How to make a winning pitch for your SME?

Sales and marketing

We are often asked to assist our SME clients in preparing a “pitch” for major new business or for a new equity investment and it’s an area where our approach surprises the client as we strongly believe that the key to a winning pitch is “less is more” but the content and presentation must be perfect!

If you're pitching your SME, whether for major new clients or investment, it's crucial to present in the best possible way.

If you are regular followers of our SME articles you know that we liken the SME operator or CEO to the conductor of an orchestra as he brings his team together at the exact moment to create great harmony and success.

Open with impact - a pitch is like a performance and first impressions are crucial.

Pitching to major potential clients or investors is critical to any growing SME. Yet it is a changing environment the more sophisticated buyer or investor is returning to the time tested value of looking at and listening to the individual and placing less emphasis on or even discounting lengthy PowerPoint presentations and the use of props.

Respect your potential buyer or investor and show that respect from within. If you believe in your pitch and truly respect the potential buyer or investor it will shine through. Smile and be human small points matter.

The Objective: Without a pre developed written objective you won't know your true criteria for success, so don't pitch without one. Try and establish before the pitch exactly what the client really wants both in terms of specification and service and as importantly what the client needs. This may be different to what they want. If pitching for investment always use a third party to identify the investor’s guidelines and “hot spots” before you meet. Finally include in your written objective exactly what you want to achieve in the meeting, ask yourself would I buy this? Ask your mentors what they think, rehearse your pitch, the first time you do it you may feel embarrassed but it pays off so stick with it.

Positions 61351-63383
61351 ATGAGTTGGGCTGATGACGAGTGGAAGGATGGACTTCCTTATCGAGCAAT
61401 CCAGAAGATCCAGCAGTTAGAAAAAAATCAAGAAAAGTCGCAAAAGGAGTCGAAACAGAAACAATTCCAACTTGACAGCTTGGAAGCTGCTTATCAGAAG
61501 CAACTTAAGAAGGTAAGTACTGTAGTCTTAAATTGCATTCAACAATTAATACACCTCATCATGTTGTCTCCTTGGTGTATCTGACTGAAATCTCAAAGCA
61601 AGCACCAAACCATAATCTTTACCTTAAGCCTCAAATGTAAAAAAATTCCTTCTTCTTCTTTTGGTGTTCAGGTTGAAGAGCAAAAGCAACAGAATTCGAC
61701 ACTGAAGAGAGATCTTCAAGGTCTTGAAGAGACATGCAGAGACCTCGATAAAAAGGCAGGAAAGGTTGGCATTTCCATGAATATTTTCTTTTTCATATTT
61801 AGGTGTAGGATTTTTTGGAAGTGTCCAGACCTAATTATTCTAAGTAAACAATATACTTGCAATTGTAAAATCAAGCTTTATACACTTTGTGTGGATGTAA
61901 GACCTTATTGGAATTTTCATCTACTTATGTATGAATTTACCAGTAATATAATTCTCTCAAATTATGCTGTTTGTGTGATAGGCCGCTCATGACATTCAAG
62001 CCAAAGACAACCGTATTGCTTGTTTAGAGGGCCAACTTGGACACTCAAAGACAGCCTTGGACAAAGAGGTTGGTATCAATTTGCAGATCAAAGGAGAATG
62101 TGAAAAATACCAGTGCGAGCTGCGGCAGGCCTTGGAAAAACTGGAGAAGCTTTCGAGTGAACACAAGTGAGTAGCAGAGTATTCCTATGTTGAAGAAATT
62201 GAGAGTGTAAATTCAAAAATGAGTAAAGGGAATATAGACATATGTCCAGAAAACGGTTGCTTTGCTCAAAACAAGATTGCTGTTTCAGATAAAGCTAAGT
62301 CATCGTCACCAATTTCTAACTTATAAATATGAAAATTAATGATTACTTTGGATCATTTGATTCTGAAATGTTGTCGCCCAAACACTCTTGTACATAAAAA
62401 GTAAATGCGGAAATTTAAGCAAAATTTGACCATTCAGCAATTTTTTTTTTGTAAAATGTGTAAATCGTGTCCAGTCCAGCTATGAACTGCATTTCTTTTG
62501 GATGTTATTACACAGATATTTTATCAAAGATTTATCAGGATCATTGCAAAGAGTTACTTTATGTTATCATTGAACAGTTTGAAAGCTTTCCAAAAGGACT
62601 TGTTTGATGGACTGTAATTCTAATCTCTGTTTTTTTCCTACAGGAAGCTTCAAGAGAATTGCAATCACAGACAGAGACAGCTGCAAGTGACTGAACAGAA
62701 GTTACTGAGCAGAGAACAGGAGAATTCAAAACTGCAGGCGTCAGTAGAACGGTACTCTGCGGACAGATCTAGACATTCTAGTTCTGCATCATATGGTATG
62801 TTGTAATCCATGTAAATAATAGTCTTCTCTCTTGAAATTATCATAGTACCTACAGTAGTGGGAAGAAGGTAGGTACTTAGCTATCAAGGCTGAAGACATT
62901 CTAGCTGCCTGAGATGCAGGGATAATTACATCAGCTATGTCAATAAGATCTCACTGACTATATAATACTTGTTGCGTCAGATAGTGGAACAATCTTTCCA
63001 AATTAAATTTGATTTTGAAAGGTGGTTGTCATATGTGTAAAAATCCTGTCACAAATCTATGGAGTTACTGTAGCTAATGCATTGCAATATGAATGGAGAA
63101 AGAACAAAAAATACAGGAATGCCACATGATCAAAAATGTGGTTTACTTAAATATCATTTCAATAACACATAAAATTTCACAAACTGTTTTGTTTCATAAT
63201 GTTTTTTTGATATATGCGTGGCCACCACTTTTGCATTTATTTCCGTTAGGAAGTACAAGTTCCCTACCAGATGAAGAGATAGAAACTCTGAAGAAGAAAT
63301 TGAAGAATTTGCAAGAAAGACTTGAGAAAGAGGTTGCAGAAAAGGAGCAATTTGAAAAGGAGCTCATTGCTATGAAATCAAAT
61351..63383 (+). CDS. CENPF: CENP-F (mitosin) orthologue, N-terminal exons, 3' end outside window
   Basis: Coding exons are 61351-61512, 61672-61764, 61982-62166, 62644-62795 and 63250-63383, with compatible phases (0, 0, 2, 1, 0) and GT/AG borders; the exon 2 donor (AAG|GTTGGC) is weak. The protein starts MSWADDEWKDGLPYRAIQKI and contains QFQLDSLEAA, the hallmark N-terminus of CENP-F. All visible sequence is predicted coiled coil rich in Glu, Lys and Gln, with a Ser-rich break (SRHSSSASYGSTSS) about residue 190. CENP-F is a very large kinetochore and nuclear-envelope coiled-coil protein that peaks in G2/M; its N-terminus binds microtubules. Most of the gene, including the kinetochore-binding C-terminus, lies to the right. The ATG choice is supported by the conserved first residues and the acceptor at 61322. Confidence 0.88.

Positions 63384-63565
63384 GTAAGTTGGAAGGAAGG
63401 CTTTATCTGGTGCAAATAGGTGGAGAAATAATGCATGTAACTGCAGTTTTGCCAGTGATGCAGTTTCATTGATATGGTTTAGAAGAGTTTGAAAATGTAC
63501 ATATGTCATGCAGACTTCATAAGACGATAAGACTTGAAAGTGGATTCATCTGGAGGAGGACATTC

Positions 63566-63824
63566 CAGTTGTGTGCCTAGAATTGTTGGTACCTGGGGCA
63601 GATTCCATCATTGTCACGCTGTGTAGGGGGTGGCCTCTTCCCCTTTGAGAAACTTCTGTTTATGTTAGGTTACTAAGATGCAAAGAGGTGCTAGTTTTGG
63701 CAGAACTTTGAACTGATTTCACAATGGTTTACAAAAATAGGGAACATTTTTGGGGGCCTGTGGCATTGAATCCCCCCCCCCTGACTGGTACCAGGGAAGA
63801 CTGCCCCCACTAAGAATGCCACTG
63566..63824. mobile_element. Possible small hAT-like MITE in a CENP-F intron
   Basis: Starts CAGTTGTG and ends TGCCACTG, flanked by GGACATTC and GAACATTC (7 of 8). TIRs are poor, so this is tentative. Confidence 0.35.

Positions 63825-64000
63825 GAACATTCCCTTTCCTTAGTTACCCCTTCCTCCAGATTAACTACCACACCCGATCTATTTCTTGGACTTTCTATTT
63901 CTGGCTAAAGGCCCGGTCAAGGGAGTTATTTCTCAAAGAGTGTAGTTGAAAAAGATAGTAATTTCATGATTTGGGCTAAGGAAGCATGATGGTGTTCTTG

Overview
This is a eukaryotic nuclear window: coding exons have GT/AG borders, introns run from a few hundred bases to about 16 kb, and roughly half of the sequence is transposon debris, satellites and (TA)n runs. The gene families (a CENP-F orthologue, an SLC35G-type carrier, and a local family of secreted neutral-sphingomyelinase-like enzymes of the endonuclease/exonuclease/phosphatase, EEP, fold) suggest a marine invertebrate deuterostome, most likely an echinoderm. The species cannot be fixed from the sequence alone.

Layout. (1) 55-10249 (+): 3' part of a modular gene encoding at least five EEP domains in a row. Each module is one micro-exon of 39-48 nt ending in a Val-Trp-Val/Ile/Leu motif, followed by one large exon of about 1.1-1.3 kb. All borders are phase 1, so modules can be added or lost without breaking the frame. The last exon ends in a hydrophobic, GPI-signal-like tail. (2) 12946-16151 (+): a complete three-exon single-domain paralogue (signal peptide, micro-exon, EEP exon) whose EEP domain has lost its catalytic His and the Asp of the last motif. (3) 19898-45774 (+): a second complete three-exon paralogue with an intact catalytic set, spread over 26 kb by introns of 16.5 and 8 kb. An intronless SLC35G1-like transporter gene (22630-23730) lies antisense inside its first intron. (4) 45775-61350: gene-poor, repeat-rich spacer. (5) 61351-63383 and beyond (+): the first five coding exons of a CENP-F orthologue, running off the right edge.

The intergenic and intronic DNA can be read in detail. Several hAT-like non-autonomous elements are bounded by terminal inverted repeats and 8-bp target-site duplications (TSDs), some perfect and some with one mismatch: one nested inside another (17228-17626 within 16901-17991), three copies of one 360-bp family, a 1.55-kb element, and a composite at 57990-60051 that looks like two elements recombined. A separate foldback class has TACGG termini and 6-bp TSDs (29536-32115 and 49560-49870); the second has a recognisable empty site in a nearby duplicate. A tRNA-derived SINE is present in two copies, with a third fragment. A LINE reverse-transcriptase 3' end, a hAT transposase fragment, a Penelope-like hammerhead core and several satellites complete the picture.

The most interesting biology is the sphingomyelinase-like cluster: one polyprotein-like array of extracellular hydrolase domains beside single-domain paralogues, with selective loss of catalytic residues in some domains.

Your team: Take the team that is most appropriate. The CEO doesn't have to be involved, though they can confer valuable status if you're pitching to a larger organization. But do make sure your team includes the person who will be doing the work if you win the bid. If pitching for investment have the SME’s “engine drivers” present, investors are usually going to back the people ahead of the figures. Allow time for each team member to shine. An investor will look closely at your team dynamics and how well you relate. That said don’t take a footy team if you are pitching to an individual.

Their team: It's reasonable to ask who is on the panel and evaluating the bids, though you probably won't be told. If you do find out, do your research and match your team by having people who complement their skills. If their finance director will be present, make sure your team includes someone who can answer financial questions. If the investor brings along his lawyer or accountant be aware they will ask questions if only to justify their fee, so be prepared.

First impressions:  Be yourself and relax, this is your pitch and you are proud of it. Allow five minutes of small talk - it's all part of getting to know one another. Then open with impact. Really plan and rehearse this opening.  A presentation is like a performance, so be sure to entertain as you inform. Be anything but boring. Do something at the front end that gets everyone's attention.